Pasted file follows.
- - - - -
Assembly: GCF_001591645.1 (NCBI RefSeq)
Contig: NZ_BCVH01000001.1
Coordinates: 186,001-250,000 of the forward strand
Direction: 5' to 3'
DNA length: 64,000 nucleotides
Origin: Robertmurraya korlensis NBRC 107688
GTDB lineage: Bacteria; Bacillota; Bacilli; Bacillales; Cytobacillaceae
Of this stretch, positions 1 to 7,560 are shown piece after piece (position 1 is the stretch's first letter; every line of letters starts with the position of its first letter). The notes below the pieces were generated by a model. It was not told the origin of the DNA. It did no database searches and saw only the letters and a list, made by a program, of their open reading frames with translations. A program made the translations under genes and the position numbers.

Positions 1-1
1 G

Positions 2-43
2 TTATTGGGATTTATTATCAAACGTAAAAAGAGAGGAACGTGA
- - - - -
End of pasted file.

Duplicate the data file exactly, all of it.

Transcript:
Assembly: GCF_001591645.1 (NCBI RefSeq)
Contig: NZ_BCVH01000001.1
Coordinates: 186,001-250,000 of the forward strand
Direction: 5' to 3'
DNA length: 64,000 nucleotides
Origin: Robertmurraya korlensis NBRC 107688
GTDB lineage: Bacteria; Bacillota; Bacilli; Bacillales; Cytobacillaceae
Of this stretch, positions 1 to 7,560 are shown piece after piece (position 1 is the stretch's first letter; every line of letters starts with the position of its first letter). The notes below the pieces were generated by a model. It was not told the origin of the DNA. It did no database searches and saw only the letters and a list, made by a program, of their open reading frames with translations. A program made the translations under genes and the position numbers.

Positions 1-1
1 G

Positions 2-43
2 TTATTGGGATTTATTATCAAACGTAAAAAGAGAGGAACGTGA